It's hard to decided what's more cold-blooded -- Walter White's slow-decline into Hell or the transformation of AMC?
This weekend, Breaking Bad and Hell on Wheels continue new bloodbaths on the same network that endeared us all to the old-man-in-the-fake-livingroom-introducing-the-movies. In Detroit, the folksy host of my childhood afternoons was Bill Kennedy, a b-movie actor who was known for such great appearances as, "the guy out of the submarine hatch, just before Cary Grant climbs out." He'd read letters during the breaks, tell war-stories then press the play button again.
When cable TV hit my neighborhood in the early 1980s, I couldn't believe that there was a channel that played old movies all the time -- without commercials. Granted, they always weren't all "classics" but they exposed me to an early film school introduced by a pseudo-professor. Ted Turner co-opted this format when TCM arrived and continues to be commercial free. Meanwhile, AMC turned a corner the day that Predator aired in its prime-time slot, with 100 or so ads, stretching the movie until 11 PM.
As much of a fan as I am of Carl Weathers and Arnold Schwarzenegger hunting camo-aliens, it wasn't exactly High Noon. The comfy studio armchair had been occupied by someone else.
Michael Corleone's decision to switch to the Dark Side in The Godfather is pivotal. He decides to kill not only Solozzo but a New York police captain. He goes outside of the box of Sonny, Clemenza and even his father's traditional paths. Michael, ignored in the armchair, interrupts the debate on how to proceed after the second attempt on the Don, as he prepares for blood, "bada-bing" all over his nice Ivy-league suit.
Tom Lehrer referred to the 1964 Cold War American culture quite accurately when he described us as "sliding down the razor blade of life."
The programmers at AMC have found the perfect such slide that has worked effectively for HBO, Hemingway, Shakespeare and even those crazy Greeks. There's nothing like watching a good guy (or channel) go bad -- real bad.
Oedipus couldn't run into a worse string of luck. What are the odds, outside of an episode of Maury Povich, that you kill your dad, unknowingly marry your mom, have a few kids and then, on the holy mission to find your wife's previous husband's killer, discover it's you and gouge out your eyes.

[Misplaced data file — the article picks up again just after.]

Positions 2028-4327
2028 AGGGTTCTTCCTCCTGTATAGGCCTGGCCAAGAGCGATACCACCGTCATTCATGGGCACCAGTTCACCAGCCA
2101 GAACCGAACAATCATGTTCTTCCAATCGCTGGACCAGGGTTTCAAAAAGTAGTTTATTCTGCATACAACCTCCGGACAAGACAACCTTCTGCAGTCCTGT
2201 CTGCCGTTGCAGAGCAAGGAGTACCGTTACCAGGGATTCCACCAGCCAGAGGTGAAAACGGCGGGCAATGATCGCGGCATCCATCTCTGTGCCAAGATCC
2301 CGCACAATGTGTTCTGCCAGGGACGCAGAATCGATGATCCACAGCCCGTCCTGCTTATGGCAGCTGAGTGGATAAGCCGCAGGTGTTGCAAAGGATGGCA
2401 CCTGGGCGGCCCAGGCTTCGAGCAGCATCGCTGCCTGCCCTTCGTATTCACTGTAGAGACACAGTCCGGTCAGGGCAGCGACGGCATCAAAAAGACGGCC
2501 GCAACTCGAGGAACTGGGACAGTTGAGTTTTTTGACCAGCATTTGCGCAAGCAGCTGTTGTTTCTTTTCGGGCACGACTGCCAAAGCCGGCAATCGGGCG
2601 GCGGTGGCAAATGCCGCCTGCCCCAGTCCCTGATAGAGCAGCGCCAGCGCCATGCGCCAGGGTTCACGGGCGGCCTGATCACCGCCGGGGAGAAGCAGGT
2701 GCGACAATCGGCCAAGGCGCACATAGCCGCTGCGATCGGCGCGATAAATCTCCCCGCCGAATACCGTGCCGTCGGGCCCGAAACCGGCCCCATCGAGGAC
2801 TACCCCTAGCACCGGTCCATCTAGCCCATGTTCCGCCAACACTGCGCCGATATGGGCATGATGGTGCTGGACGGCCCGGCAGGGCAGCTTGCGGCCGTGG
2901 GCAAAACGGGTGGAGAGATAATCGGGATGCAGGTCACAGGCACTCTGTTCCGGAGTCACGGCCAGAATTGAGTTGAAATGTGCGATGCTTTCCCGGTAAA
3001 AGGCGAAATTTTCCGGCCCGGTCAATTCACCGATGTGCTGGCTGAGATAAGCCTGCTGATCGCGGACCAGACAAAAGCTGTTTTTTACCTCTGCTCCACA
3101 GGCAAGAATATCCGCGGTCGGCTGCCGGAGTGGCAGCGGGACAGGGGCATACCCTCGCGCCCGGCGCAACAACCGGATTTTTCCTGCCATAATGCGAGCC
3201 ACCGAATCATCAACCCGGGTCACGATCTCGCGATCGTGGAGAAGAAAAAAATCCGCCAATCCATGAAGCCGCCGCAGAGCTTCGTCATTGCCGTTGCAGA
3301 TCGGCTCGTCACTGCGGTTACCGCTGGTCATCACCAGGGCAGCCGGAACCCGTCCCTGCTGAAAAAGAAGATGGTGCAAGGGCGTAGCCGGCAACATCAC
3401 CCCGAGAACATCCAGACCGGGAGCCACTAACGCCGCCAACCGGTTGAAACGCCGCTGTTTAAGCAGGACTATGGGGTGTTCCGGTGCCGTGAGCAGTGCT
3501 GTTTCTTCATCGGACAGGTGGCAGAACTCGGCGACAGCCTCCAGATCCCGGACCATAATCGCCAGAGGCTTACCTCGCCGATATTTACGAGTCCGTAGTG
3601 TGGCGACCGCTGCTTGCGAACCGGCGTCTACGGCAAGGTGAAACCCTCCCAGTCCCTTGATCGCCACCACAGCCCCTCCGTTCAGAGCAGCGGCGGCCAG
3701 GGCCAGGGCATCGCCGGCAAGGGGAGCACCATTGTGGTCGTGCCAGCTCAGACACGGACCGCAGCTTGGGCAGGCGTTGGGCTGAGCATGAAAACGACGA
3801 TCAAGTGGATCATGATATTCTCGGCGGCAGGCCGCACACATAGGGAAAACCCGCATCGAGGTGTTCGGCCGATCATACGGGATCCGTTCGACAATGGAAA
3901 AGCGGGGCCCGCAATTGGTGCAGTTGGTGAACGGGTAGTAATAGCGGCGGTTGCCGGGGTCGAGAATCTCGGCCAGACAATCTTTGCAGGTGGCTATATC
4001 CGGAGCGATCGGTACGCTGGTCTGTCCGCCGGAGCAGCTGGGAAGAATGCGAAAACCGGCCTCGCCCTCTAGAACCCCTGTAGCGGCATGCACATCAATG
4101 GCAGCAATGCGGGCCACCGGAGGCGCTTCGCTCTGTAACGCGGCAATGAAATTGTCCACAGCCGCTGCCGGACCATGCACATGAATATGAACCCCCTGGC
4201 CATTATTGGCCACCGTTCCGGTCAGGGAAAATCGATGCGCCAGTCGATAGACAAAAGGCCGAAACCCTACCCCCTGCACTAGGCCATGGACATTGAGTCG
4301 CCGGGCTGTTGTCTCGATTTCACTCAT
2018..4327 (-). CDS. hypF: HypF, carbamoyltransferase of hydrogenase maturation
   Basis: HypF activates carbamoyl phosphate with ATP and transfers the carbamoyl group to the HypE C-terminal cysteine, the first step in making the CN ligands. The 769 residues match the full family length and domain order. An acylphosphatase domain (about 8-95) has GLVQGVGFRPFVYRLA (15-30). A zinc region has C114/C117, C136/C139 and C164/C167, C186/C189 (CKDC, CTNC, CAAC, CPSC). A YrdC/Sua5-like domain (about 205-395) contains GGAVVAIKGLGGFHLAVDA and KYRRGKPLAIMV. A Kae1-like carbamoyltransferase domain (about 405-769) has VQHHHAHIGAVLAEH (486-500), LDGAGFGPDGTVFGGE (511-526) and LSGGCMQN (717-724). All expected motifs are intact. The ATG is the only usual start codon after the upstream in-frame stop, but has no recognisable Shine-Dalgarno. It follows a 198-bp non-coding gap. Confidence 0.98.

Macbeth is a good guy, even pretty sympathetic due to his hen-pecked status. But things get out of control and before you know it, he's killed one too many bystanders and the entire forest is walking toward the castle, fulfilling the crazy witches' prophecy, and his head's soon separate from his shoulders.
Which brings us to Sunday's star attraction -- Walter White.
What could be more sympathetic than a dorky dad of a sweet son with a disability who teaches in the 42nd ranked state for teacher compensation who then discovers he has cancer?
The beauty of the journey of Walter White is he is now completely reprehensible -- and we can't stop watching. He turns down an easy $5 million walk-away payday for his twisted principle. Even the baddest guy on the show, hit man/henchman Mike, didn't want anything to do with him -- yet somehow became his partner. Scatterbrained Jesse, the kick-starter for White's meth-production fundraising, becomes the moral compass. You've got to admire the writers of this show to flip its characters (and us) around so effectively.
AMC has done the same dirty-deed earlier with Mad Men, making us like-then hate-then like-then hate Don Draper. The Walking Dead is a giant success as the Survivor-like episodes pluck off favorite characters like ducks in a cross-bow gallery. And Saturday's season premiere of Hell On Wheels, in the truest wild west fashion, ended last season with a brutal execution of a major character whose Vegas odds to stay alive in a seemingly traditional story-arc had to be pretty favorable.
These storyline choices represent free cable's own baptism-of-blood like Michael's in The Godfather's, when he takes care of all of his past with one calculated move and leaves his past behind.
Walt, near the end of the last season, tells Jesse that it's not about making meth or making money; it's about making an empire, invoking "It's not personal, Sonny." And AMC, by pitching the armchair into the dumpster, adding commercials and refusing to put its recent-episodes on Hulu the next day, has done just that.